Most people would probably agree that low-wage workers, like those working at retail stores and fast-food restaurants, aren’t being paid enough to make a living – at least to American standards.
From there, there’s not much agreement.
Should you even make a living wage while working at McDonald’s or Walmart, or should such a low-skill job be reserved for high school kids looking to earn a few dollars?
And what exactly amounts to a living wage? While $15 an hour may be appropriate for a fast-food worker in Seattle, is it necessary for one in Moscow or Pullman, where the cost of living is much less?
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New York is on the verge of imposing a statewide minimum wage of $15 for its fast-food workers, but only if they work for a chain with at least 30 locations.
While we support higher wages, we see numerous flaws and issues with the plan.
Why target just fast-food workers at chain restaurants? Those locations will be required to pay their workers much more than their smaller competitors, who are only bound by the state’s $8.75 minimum wage. Will those smaller, homegrown fast-food restaurants even be able to find workers who will take less pay?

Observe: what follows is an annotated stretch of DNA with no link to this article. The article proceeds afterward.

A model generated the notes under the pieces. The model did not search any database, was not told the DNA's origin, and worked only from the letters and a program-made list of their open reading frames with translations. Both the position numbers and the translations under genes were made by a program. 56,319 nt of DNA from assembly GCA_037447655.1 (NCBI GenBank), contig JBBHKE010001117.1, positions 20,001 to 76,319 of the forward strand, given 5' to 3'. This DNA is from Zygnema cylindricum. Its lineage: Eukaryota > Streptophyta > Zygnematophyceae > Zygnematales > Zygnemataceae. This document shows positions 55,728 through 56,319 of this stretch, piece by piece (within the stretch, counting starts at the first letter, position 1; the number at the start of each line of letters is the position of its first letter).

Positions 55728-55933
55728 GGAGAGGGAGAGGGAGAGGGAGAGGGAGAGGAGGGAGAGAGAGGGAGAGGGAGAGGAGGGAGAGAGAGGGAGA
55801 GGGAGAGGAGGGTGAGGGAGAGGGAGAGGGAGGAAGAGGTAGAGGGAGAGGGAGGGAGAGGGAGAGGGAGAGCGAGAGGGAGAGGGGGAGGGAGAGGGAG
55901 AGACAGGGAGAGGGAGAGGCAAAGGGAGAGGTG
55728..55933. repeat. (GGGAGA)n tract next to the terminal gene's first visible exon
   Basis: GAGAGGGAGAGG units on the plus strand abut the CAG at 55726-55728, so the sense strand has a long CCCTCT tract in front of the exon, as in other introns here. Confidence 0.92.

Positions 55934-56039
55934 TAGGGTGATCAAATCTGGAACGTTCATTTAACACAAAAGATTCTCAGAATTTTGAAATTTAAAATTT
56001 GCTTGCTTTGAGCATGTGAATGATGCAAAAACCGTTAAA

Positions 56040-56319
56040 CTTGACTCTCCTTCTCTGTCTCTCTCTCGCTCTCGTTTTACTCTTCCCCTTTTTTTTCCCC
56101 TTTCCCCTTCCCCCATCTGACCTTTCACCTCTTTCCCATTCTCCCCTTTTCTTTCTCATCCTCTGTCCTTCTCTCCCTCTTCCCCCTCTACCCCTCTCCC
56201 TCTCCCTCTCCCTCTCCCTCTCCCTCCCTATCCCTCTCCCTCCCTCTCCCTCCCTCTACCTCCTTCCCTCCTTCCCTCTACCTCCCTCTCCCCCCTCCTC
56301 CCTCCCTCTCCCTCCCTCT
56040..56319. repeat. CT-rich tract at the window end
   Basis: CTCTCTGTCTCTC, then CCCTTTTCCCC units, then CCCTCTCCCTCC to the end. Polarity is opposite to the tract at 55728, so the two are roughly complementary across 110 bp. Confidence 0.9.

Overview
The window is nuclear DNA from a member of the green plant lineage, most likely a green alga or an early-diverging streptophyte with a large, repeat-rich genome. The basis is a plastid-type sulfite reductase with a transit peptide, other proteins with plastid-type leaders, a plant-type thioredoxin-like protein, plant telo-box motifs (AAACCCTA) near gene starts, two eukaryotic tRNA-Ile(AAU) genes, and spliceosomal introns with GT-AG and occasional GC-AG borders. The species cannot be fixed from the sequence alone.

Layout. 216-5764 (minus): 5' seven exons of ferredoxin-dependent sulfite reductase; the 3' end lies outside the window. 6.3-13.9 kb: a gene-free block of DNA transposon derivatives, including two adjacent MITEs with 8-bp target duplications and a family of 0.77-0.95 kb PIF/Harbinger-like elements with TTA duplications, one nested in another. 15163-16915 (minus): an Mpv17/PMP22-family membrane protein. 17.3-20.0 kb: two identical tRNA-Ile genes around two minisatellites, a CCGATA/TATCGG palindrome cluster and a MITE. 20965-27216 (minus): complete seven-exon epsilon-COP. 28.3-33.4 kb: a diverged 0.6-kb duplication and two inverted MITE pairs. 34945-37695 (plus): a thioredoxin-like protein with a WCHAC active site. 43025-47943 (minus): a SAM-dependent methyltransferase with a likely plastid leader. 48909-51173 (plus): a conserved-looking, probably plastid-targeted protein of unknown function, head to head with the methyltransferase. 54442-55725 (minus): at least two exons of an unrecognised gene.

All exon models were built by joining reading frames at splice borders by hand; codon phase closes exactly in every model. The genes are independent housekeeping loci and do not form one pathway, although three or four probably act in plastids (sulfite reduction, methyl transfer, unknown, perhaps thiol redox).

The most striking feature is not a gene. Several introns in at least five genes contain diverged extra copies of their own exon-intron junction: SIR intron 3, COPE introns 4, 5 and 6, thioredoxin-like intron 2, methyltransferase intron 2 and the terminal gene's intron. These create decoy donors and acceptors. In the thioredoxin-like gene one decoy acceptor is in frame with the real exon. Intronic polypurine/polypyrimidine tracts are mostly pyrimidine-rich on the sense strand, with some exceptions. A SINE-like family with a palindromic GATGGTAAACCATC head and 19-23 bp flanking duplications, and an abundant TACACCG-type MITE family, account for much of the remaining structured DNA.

And what about the state’s other workers, those working at Walmart, Target and other large retail chains?
New York Gov. Andrew Cuomo has said fast-food workers are being targeted because their employers are raking in the profits while such a high proportion of their workers are on government welfare programs – which cost taxpayers money. We’re sure the same is true for workers at other large corporations that pay low wages.
Wages in our country need to be addressed, but specific industries shouldn’t be singled out.
Moscow-Pullman Daily News (Moscow, Idaho)